Barb Jungr: Bob, Brel and Me
Venue: Pleasance at the EICC
Barb Jungr has tackled countless titans of song throughout her varied career with Leonard Cohen, Bob Dylan, Sting and even The Talking Heads being interpreted by the charismatic cabaret chanteuse. Her latest venture, Bob, Brel and Me, sees the singer cover some alternative Dylan tracks, as well as providing fresh interpretations of numerous Jacques Brel numbers, and if that was not enough, a few original new tracks.
Performing shortly before the release of her latest album of the same name, Jungr arrives with warmth and wit at the Edinburgh International Conference Centre as part of the Fringe noting the strangeness of performing a gig at 4.45pm. She is accompanied by Jamie Safir on keyboard and David Mantovani. The trio provide a smooth and engaging early-afternoon of Dylan, Brel and Jungr songs connected by the optimistic theme of love.
Jungr’s adaptations of Brel feel fresh and bewitching, despite the pressure of performing and translating such classics. The singer notes that Brel adaptations are challenging due to the ‘Brel Police’ – yet one would have no idea of these pressures given Jungr’s stirring, heartfelt renditions of many of these numbers. Jacky captures the fantastical, dreamlike nature of the song, whilst a rendition of The Cathedral, a love letter to the adventure provided by Brel’s boat, is utterly stunning with the audience hanging onto Jungr’s every word. Other standouts include the poignant romantic number If Only We Had Love and the devastatingly sad To See a Friend Break Down and Cry. Jungr’s Brel adaptations are a delight to behold with these arrangements truly showcasing the beauty of Brel’s lyricism.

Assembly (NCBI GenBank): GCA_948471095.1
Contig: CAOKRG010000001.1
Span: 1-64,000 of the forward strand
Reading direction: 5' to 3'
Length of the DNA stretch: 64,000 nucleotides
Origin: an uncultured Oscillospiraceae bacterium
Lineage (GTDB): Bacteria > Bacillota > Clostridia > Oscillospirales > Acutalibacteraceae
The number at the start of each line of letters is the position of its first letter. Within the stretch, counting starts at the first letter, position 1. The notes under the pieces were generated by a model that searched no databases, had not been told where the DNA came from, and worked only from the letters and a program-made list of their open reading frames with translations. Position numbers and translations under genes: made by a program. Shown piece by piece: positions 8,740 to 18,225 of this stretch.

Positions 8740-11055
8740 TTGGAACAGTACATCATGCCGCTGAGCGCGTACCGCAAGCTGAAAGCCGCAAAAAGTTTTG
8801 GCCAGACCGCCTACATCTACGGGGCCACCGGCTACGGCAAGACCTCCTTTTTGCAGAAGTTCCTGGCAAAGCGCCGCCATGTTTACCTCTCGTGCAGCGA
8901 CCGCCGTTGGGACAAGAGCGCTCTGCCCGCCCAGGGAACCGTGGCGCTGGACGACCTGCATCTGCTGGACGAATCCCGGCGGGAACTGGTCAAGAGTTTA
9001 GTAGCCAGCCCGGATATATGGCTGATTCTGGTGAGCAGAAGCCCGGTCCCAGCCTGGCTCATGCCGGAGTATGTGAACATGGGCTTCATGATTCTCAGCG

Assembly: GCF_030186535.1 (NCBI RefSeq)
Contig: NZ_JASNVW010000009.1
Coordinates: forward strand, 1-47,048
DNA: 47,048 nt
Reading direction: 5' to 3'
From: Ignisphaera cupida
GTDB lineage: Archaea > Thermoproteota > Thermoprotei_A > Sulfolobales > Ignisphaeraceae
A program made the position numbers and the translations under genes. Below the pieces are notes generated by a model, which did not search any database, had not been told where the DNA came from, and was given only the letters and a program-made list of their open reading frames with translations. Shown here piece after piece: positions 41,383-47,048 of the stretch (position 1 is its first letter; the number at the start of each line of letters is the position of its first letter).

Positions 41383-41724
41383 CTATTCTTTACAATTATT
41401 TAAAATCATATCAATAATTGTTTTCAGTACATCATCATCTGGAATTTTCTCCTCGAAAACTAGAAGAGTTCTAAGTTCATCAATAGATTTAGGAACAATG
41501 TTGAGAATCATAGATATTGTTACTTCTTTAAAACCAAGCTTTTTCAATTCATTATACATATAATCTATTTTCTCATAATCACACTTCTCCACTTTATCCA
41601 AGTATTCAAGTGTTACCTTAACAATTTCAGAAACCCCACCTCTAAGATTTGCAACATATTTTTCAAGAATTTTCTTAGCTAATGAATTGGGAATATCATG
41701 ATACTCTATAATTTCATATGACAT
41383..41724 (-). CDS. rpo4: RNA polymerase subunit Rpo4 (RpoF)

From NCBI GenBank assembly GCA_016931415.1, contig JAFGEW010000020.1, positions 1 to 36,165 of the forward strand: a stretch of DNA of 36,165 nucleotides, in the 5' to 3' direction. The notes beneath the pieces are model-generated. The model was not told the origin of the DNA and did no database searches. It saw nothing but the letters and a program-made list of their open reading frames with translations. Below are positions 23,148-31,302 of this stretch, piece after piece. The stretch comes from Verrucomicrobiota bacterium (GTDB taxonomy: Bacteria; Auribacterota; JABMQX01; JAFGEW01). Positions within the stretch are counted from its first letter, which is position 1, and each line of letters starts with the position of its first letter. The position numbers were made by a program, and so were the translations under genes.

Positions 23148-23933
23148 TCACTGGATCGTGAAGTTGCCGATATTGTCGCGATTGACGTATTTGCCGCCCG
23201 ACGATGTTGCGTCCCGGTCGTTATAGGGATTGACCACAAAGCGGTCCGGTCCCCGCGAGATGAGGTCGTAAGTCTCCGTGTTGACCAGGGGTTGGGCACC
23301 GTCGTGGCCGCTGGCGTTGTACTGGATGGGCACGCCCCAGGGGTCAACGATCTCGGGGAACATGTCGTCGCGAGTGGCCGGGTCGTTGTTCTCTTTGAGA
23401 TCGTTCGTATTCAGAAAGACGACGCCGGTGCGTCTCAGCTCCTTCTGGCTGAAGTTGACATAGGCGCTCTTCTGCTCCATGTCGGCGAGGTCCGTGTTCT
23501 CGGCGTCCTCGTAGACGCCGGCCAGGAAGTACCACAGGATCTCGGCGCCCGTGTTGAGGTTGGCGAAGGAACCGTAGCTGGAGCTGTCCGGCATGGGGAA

Mixed with these Brel numbers are a variety of Bob Dylan tracks which Jungr has not previously recorded – one of the most recognisable of these is Mr Tambourine Man in which the cabaret star captures the playful, trippy nature of the lyrics. There is a quiet reflective beauty in Buckets of Rain which captures the sadness of lost love, whilst Jungr revisits Dylan’s Blood on the Tracks album for an impressive, surprisingly high energy rendition of Simple Twist of Fate. However, the standout of the Dylan adaptations is This Wheel’s On Fire which Jungr injects with a fiery frustration at the current state of the world at the hands of the politically right. It’s an impressive call to arms and as Jungr notes, cabaret should be political.
Jungr’s original tracks penned with Mike Lindup stand strong against the classics from Brel and Dylan. Rise and Shine a bluesy number about a morning after wine is a shining slice of contemporary jazz, whilst Incurable Romantic is a gorgeous number exploring falling in love. It could be schmaltzy given the subject matter, but Jungr delivers it with a delicate and heartfelt conviction which ensures it is truly engaging.
Barb Jungr: Bob, Brel and Me showcases a performer at the top of her game. This is stellar cabaret which sees our star interpret the work of Dylan and Brel with a skilful awareness of the source material, and present these tracks with a heartfelt originality, charm and elegance. Bob, Brel and Me is an absolute delight.